A question I often ask when I’m watching a movie’s depiction of local speech, a stigmatized dialect or mock-worthy speech act is, “Is this realistic?”
How could one possibly answer that question?
Would you find a “real” speaker of that local or stigmatized variety or notable swatch of talk and check with them?
Who might that be? And who am I to label that variety “local,” “stigmatized,” or “mock-worthy” anyway?
From a Citizen Sociolinguistics perspective, one route to go is to look at the comments on-line. Take a look at a stretch of movie dialogue on YouTube—inevitably you will find an example—and see what commenters say.
Here are a couple examples to illustrate:
Example 1: Akeela and the Bee.
This movie is about Spelling Bee competitions and an unlikely competitor, Akeela, who comes from a predominantly African American neighborhood in Los Angeles. The movie makes a big deal about ways of speaking, as illustrated in this clip, where a Professor criticizes Akeela for her use of “ain’t”:
I like this depiction of Akeela’s snappy retort to the obviously lonely and socially awkward professor. As the movie proceeded, I kept wondering how this clash of language attitudes and lifestyles would unfold.
Then, in another pivotal scene, Akeela’s brother tries to weasel out of helping her learn spelling words, but is peer-pressured (by an older and cooler guy from the neighborhood) to help her. The scene seems almost goofily Hollywoodish, as it depicts, in a heartwarming way, the neighborhood rallying around Akeela to help her learn crazy-hard words like staphylococci.
After I see this, the “is this realistic?” question kicks in big time. Here’s when I start scanning the comments. And the commenters seem to answer, “yes!” While some chime in simply criticizing (“Fuck this wake ass shit”[sic]) or loving it (“Love this Movir so bad”[sic]), the more specific comments remark on its authenticity:
These commenters rally around the positive depiction of Akeela as a flexible speaker of both a local African American variety in Los Angeles and Akeela’s prowess as a spelling hero for the community.
Example 2: Ferris Bueller’s Day Off
Straying far from Akeela and the Bee territory, Ferris Bueller’s Day Off throws intense shade on anything having to do with school. In one of its most quoted and widely circulated scenes, an Economics teacher (played by Ben Stein) bores the class with his “discussion” of The Great Depression, tariffs, and supply-side economics (aka voodoo economics). In this clip, his “Anyone? Anyone?” refrain is featured as a non-question, a feeble bid to get students talking:
This clip, like the Akeela clips, while entertaining, smacks of Hollywood overkill. Teachers aren’t really THIS BAD are they? And again, I find myself asking the question, “Is this realistic?” It does seem to illustrate a recognizable and much-mocked speech act, often referred to in educational research circles as the “guess what I’m thinking” question. But does this really happen in schools anymore?
To answer that question, I turned again, as is the Citizen Sociolinguistic way, to the comments. Of course, many commenters recognize and appreciate simply the hilarity of Ben Stein’s performance. But, additionial comments pile up in painful recognition of the “Anyone? Anyone?” speech act:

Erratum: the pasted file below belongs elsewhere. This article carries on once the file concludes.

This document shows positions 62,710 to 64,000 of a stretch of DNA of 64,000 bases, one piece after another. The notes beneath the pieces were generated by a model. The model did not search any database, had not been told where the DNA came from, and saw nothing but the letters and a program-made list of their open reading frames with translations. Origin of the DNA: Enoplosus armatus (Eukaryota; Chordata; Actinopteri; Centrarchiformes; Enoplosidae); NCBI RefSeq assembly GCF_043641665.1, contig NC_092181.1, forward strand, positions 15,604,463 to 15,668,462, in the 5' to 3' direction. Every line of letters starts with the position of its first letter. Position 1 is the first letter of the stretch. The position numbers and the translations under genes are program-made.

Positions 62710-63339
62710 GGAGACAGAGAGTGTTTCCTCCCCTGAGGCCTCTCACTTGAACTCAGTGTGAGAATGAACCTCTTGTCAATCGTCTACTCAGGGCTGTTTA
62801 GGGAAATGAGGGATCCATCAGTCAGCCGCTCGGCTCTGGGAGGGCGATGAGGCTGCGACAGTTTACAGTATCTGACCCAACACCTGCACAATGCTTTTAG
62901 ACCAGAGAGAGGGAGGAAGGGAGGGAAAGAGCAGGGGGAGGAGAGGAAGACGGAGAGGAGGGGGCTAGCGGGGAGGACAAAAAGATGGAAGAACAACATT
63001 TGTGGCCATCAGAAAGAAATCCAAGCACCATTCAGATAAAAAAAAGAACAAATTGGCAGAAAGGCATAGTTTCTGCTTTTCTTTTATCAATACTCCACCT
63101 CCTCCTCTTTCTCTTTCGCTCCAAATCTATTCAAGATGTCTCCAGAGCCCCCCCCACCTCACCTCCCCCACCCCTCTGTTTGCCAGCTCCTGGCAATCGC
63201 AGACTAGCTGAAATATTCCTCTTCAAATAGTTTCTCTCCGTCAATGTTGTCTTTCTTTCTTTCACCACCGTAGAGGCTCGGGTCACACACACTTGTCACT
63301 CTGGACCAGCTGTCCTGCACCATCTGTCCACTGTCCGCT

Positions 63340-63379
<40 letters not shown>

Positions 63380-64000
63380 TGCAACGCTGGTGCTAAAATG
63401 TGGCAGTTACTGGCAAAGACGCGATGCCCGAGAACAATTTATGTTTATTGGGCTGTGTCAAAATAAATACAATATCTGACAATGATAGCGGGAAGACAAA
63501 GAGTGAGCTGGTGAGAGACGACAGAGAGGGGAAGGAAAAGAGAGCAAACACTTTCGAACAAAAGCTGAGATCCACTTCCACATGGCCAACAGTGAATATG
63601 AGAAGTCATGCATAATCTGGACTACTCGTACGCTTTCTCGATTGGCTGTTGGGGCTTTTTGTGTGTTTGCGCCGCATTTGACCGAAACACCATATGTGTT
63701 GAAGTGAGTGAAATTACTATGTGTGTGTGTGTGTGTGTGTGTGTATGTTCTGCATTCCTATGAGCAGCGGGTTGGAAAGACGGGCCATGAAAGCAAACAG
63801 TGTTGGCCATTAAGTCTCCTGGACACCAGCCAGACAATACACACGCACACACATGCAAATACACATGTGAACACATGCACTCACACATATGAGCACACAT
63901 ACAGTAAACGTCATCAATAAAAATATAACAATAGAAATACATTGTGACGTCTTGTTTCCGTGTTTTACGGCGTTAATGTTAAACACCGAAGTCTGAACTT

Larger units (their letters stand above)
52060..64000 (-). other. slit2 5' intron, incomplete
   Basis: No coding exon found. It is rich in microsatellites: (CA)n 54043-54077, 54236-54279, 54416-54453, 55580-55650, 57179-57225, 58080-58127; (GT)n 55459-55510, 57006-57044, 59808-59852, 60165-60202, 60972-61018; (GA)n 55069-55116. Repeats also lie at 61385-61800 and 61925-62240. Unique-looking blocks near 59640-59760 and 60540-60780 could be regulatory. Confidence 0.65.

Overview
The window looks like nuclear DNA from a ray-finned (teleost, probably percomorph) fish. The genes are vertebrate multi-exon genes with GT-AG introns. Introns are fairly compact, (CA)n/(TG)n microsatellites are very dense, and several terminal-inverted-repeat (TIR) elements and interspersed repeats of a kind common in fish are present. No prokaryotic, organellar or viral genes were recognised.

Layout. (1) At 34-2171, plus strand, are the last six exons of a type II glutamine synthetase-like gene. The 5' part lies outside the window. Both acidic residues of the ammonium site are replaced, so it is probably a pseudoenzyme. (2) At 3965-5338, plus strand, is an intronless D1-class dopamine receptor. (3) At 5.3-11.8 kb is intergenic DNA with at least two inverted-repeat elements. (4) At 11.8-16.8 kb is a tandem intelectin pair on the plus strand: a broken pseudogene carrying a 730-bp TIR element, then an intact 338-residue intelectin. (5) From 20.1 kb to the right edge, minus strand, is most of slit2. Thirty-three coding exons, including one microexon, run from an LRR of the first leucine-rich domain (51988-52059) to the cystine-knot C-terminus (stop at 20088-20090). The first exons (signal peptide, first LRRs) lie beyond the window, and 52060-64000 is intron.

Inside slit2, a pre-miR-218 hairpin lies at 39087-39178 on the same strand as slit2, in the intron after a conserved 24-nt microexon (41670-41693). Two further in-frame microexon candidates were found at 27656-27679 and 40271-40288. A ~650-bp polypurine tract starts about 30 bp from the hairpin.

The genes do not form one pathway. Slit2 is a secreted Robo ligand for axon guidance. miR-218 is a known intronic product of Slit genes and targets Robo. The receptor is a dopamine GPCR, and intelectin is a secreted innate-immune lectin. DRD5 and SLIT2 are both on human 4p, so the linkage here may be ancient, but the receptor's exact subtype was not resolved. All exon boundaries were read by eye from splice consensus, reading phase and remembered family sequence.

For these viewers, Ben Stein’s performance smacks of today’s dysfunctional classrooms. Part of the hilarity of his performance, I suspect, comes from its pinpointed realism.
Some of you astute readers might be questioning this Citizen Sociolinguistic method of gathering evidence of the “realistic” quality of these Hollywood performances. Why grant any credence to YouTube commenters? Why even believe what they say? They might even be being ironic! Yes—and perhaps some readers will interpret these comments this way. And yet, even the existence of these comments (ironic or not!) illustrates that these ideas are circulating out there in the real world. And, as soon as they get put down in YouTube, they continue to circulate. The comment regarding Ben Stein’s performance, “This never gets old. I still have classes like that,” for example, has (so far) received 45 likes. Viewers seem to identify with this perspective. This performance of “teacher” seems to be a recognizable prototype; his much-maligned questioning style is one that students out there recognize and loathe.
And Akeela’s neighborhood peers, rallying behind her spelling training, seem to also be illustrating recognizable attitudes about ways of speaking and studying language.
These performances resonate. That’s why they are up on YouTube. That’s why they garner comments and why those comments garner thumbs ups (in some cases, many thumbs ups). Those comments and thumbs ups perpetuate an understanding of these as recognizable ways of speaking—and attitudes about those ways. Is something realistic? It never starts out so. It becomes realistic in how people, subsequently, display their answers to that question.
What movie depictions of speech have you wondered about? Do Citizen Sociolinguistic investigations shed light on those wonderings? Please comment below!